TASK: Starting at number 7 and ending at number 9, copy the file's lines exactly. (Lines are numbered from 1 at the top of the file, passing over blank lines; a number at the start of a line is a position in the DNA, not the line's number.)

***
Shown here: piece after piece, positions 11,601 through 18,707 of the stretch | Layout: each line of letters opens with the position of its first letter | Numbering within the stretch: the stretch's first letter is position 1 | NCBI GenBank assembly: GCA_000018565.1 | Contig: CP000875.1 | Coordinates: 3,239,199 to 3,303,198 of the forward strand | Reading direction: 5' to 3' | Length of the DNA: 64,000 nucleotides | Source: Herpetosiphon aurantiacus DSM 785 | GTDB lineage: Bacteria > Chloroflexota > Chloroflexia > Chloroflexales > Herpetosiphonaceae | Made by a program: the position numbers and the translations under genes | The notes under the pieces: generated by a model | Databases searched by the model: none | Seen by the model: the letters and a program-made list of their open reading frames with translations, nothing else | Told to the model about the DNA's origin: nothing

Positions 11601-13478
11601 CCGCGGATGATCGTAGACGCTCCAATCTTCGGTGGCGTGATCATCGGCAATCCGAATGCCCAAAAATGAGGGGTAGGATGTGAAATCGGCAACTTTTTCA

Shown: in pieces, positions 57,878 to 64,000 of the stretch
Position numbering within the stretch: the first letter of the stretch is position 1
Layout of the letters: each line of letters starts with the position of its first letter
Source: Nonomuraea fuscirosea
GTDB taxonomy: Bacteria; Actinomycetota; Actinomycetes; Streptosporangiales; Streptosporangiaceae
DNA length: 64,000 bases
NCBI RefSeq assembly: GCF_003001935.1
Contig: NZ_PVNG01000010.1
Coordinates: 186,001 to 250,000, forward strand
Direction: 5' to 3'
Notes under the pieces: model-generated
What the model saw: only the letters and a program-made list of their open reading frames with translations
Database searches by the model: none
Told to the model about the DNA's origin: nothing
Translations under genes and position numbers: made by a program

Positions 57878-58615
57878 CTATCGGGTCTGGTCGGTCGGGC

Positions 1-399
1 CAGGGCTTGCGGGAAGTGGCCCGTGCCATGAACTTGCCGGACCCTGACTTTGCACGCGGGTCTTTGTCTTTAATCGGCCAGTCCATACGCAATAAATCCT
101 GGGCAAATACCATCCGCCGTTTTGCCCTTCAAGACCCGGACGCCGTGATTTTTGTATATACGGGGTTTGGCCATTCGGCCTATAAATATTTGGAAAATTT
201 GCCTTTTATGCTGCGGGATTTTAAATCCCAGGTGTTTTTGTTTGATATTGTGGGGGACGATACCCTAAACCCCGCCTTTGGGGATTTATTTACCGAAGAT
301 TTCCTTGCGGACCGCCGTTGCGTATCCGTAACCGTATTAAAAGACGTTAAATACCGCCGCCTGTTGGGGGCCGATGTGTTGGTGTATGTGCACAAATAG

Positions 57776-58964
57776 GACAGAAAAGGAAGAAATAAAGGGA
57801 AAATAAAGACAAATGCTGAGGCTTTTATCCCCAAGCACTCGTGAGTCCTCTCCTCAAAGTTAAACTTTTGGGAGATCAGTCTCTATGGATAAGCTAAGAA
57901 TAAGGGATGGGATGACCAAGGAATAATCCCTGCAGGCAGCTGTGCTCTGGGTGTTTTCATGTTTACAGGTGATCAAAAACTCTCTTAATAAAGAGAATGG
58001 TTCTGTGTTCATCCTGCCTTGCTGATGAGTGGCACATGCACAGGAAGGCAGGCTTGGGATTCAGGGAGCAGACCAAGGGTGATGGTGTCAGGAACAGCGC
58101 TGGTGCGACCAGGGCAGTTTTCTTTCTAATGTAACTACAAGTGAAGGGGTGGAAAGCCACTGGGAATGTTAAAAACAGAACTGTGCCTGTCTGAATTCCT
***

Source: Nonomuraea fuscirosea
GTDB taxonomy: Bacteria; Actinomycetota; Actinomycetes; Streptosporangiales; Streptosporangiaceae
DNA length: 64,000 bases